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|Title:||Farm forestry, carbon-sequestration credits and discount rates||Contributor(s):||Hean, Robyn (author); Cacho, Oscar Jose (author) ; Menz, K. (author)||Publication Date:||2004||Handle Link:||https://hdl.handle.net/1959.11/2704||Abstract:||Large-scale transformation of agricultural land to forests will reduce atmospheric carbon levels and may help mitigate dryland-salinity emergence. Carbon sequestration is an ancillary benefit of farm forestry, for which payments may provide landholders with an incentive to plant trees. Several approaches have been proposed for accounting for temporary carbon sequestration. In this paper, we investigate the 'ideal' accounting system, where the forest owner would be paid for carbon sequestration as the service is provided and redeem payments when the forest is harvested and carbon is released back into the atmosphere. We demonstrate how discounting affects the net present value of the forest when carbon sequestration is taken into account under this ideal system. Not all carbon is released back into the atmosphere at harvest, however, since a large proportion may remain fixed in forest products for many years. Here, we compare the profitability of the forest under full redemption of credits at harvest, with the profitability under partial redemption of credits at harvest followed by annual redemption post-harvest as the carbon in durable forest products decays. The analysis is based on simulation of farm-forestry systems in southeastern Australia.||Publication Type:||Book Chapter||Source of Publication:||Dryland Salinity: Economic Issues at Farm, Catchment and Policy Levels, p. 133-144||Publisher:||University of Western Australia||Place of Publication:||Perth, Australia||ISBN:||1740521048||Field of Research (FOR):||140205 Environment and Resource Economics||HERDC Category Description:||B1 Chapter in a Scholarly Book||Other Links:||http://nla.gov.au/anbd.bib-an25514197||Statistics to Oct 2018:||Visitors: 215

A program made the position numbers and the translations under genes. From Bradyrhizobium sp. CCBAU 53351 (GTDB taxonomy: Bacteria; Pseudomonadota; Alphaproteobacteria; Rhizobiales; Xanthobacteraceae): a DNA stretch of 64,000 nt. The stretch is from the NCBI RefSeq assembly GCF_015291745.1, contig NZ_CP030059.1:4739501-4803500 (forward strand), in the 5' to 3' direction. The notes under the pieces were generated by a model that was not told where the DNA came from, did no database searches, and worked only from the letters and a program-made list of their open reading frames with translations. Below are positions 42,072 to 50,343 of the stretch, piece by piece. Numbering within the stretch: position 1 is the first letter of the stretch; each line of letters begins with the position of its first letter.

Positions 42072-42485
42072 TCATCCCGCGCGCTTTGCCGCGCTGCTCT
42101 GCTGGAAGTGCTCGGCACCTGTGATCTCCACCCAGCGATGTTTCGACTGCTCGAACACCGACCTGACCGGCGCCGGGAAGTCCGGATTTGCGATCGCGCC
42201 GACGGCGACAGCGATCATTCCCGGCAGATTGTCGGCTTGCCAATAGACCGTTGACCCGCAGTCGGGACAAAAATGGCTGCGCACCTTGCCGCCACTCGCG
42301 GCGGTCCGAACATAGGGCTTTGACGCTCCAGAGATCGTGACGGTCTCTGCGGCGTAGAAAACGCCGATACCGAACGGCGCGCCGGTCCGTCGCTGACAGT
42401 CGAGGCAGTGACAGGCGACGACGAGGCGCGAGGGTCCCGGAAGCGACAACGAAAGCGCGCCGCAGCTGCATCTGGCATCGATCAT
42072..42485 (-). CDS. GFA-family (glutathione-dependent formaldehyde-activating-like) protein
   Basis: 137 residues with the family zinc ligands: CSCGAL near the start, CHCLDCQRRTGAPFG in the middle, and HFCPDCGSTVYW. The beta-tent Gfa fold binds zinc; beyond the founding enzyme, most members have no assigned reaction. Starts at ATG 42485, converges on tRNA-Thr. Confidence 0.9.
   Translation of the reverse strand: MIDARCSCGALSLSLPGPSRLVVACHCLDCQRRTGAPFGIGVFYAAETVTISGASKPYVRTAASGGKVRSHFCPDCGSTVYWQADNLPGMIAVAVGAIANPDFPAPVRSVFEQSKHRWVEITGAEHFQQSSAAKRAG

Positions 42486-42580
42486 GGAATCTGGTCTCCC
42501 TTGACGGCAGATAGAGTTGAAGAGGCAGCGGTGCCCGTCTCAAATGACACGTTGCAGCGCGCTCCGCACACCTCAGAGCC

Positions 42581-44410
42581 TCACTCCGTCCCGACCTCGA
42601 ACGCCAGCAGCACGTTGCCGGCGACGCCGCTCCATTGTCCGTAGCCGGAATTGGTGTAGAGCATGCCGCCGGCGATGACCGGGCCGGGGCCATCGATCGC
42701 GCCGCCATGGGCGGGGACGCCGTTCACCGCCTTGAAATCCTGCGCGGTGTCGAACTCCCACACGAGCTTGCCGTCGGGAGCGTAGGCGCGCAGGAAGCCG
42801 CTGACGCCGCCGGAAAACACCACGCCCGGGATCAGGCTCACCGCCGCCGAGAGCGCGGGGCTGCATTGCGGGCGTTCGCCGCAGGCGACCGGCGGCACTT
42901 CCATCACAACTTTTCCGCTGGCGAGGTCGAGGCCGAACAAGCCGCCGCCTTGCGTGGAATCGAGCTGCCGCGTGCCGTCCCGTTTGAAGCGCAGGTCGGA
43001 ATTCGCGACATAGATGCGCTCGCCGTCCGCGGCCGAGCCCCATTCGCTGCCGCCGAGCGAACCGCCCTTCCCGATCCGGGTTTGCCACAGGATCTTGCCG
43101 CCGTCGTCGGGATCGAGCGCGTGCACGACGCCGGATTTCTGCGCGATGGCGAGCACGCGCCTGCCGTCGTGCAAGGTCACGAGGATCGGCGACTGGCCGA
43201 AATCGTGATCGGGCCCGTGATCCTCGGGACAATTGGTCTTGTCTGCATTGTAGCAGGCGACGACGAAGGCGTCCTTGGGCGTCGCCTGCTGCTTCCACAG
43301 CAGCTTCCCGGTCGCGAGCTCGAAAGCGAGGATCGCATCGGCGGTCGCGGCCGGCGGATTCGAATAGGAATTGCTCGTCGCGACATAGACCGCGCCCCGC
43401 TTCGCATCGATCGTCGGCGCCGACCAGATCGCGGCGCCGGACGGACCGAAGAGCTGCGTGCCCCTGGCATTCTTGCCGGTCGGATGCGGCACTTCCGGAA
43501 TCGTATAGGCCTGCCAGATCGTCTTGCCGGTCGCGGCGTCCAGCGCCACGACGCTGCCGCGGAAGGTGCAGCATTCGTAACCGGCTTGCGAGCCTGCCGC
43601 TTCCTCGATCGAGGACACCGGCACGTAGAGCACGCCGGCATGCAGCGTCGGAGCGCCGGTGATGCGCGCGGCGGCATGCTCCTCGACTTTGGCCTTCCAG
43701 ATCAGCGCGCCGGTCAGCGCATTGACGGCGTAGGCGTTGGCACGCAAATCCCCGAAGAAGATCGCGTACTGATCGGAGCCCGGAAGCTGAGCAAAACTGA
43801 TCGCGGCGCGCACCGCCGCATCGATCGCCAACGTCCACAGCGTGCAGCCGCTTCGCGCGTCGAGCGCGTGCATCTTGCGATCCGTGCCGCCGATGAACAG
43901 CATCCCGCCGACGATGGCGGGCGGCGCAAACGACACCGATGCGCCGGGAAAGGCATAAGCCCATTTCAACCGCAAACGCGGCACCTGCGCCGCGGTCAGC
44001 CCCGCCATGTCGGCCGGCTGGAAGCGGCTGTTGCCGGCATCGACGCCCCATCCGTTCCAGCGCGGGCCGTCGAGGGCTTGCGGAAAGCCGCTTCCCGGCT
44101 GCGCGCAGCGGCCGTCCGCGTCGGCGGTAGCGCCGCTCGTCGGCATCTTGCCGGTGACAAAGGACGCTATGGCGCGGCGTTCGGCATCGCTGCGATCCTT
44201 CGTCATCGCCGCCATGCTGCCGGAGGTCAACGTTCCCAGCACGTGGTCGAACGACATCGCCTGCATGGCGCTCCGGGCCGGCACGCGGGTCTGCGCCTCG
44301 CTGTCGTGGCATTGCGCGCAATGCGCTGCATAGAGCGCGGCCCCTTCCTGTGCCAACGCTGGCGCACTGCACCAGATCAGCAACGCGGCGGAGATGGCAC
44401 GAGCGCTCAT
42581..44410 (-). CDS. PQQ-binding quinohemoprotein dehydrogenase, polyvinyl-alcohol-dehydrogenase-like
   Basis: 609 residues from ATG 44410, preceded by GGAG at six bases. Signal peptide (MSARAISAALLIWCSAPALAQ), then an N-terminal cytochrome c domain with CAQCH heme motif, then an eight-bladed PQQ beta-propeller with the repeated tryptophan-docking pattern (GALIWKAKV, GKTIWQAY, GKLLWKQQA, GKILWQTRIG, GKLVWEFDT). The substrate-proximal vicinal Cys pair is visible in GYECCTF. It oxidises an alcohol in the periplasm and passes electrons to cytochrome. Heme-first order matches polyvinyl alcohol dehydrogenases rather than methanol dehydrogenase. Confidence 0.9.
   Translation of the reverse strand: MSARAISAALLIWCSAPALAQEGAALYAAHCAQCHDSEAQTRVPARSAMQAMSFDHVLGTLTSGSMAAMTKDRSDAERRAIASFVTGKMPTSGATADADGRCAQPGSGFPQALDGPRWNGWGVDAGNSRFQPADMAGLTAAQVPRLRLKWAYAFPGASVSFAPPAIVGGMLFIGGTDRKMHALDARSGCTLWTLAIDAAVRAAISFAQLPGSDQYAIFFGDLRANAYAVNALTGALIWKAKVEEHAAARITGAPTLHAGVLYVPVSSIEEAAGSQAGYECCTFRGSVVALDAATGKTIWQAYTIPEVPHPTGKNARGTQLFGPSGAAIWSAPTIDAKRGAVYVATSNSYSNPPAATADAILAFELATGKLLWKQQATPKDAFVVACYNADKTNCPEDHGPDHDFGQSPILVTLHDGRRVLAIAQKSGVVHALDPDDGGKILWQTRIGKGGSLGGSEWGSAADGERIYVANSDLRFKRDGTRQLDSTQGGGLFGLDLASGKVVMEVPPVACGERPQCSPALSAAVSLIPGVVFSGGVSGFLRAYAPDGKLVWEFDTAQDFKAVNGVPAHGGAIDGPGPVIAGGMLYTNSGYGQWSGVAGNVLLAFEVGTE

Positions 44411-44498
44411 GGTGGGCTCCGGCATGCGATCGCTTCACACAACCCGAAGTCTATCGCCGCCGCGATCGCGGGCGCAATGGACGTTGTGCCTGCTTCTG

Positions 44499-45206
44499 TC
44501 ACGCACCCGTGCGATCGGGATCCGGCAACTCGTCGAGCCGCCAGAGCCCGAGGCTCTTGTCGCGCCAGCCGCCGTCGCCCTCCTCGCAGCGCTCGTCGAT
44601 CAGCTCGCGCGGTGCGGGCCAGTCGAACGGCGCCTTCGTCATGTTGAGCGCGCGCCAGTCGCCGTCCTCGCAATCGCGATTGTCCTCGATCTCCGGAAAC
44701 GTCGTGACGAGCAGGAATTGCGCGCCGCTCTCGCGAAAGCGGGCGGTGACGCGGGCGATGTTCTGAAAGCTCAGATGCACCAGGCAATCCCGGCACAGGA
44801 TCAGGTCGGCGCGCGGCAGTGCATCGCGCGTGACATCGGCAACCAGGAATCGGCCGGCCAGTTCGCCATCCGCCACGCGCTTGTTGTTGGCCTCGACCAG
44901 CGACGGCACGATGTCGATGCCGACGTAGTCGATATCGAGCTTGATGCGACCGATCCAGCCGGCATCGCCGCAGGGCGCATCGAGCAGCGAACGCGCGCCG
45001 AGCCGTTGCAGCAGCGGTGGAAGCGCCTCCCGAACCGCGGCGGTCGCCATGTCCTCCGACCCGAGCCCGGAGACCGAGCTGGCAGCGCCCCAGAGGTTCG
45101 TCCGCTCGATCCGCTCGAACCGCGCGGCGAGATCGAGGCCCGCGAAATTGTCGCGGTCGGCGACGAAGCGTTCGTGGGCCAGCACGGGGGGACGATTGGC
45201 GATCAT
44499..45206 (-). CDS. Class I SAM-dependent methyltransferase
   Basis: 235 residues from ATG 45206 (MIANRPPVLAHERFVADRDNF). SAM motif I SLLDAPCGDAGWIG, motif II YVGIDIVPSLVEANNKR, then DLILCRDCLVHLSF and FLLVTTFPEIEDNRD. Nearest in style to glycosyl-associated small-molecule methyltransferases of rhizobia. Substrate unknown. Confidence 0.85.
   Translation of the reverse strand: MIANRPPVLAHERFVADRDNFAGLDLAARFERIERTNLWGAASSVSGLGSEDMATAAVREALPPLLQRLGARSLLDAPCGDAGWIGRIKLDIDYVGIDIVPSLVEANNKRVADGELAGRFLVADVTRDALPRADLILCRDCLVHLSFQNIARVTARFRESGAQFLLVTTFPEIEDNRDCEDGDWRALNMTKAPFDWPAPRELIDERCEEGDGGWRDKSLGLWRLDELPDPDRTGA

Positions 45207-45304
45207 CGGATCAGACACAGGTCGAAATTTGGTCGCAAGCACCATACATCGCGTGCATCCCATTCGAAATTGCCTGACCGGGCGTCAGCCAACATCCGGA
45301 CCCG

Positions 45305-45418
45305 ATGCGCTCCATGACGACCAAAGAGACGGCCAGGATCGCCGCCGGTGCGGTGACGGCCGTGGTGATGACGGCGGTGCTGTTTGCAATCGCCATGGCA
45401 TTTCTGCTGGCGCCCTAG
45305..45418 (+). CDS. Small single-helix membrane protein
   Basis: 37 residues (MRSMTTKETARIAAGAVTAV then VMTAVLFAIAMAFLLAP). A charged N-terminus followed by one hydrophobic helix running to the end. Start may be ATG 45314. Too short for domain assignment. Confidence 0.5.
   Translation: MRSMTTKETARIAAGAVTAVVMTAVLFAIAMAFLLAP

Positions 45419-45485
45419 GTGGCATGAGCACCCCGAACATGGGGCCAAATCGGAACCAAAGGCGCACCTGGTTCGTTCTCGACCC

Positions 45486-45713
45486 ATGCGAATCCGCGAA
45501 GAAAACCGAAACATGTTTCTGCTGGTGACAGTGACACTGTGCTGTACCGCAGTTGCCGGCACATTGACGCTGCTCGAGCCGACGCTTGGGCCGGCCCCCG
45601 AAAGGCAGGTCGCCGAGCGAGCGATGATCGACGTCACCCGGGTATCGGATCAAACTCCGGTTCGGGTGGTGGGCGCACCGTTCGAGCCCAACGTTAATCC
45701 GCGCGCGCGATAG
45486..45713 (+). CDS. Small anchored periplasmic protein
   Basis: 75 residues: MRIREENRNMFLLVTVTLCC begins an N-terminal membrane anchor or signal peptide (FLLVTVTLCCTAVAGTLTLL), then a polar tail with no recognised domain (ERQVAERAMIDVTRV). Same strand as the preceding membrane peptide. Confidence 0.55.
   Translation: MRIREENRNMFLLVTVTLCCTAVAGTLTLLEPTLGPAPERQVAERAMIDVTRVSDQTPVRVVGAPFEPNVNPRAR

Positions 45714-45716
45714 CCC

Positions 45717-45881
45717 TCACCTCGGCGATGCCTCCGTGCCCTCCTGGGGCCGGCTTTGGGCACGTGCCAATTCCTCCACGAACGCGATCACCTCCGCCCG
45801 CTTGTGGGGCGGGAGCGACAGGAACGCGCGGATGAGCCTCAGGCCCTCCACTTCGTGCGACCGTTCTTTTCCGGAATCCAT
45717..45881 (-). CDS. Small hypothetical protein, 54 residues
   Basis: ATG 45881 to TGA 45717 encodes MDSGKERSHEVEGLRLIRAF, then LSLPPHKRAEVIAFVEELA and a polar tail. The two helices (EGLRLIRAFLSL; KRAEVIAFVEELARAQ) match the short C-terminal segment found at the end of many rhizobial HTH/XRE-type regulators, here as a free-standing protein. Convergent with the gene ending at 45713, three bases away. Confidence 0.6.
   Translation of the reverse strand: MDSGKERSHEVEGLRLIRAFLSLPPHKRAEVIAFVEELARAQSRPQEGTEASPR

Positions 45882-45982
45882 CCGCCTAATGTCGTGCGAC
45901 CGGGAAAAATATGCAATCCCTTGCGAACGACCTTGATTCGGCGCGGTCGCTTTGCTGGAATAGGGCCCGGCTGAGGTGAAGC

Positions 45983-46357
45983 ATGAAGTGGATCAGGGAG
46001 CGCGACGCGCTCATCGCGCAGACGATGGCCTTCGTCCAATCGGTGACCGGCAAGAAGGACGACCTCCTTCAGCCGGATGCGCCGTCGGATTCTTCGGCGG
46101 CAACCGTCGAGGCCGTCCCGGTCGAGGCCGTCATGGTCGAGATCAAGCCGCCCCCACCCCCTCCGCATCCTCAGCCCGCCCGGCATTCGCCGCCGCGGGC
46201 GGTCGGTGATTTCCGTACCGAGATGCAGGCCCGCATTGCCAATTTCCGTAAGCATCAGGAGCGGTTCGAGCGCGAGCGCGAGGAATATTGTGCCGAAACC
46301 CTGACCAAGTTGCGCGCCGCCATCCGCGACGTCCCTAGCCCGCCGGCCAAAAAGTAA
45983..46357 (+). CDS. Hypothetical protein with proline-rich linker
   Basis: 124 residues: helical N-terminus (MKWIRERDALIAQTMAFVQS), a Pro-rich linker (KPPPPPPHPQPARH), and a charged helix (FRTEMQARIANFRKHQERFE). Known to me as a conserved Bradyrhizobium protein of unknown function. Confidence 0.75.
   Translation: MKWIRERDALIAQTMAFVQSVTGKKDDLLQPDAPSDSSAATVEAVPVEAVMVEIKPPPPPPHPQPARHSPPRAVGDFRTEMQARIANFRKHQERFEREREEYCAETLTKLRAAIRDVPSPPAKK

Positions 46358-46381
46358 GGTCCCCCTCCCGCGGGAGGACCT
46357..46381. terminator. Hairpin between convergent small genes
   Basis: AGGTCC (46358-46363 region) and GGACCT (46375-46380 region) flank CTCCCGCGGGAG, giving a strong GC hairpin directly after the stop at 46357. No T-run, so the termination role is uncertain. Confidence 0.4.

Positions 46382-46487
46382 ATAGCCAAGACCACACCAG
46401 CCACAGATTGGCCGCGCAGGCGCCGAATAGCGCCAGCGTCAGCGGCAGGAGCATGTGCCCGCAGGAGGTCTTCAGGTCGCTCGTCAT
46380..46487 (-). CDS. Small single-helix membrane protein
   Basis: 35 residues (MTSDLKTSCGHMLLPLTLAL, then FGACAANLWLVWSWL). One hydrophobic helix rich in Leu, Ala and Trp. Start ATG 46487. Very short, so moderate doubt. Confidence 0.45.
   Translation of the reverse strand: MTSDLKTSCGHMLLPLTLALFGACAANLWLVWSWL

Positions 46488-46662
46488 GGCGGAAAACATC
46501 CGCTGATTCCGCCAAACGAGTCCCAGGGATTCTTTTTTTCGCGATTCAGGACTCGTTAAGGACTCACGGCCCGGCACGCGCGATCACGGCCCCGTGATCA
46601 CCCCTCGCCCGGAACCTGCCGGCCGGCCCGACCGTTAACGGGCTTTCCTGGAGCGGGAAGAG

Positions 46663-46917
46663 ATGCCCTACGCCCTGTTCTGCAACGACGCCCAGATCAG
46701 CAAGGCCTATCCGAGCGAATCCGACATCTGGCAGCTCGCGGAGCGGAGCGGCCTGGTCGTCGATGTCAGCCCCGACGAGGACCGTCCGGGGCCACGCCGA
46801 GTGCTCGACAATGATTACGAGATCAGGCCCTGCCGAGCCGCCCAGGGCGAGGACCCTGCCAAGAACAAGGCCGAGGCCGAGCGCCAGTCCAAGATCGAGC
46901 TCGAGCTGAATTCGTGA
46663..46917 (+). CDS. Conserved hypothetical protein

|Appears in Collections:||Book Chapter|
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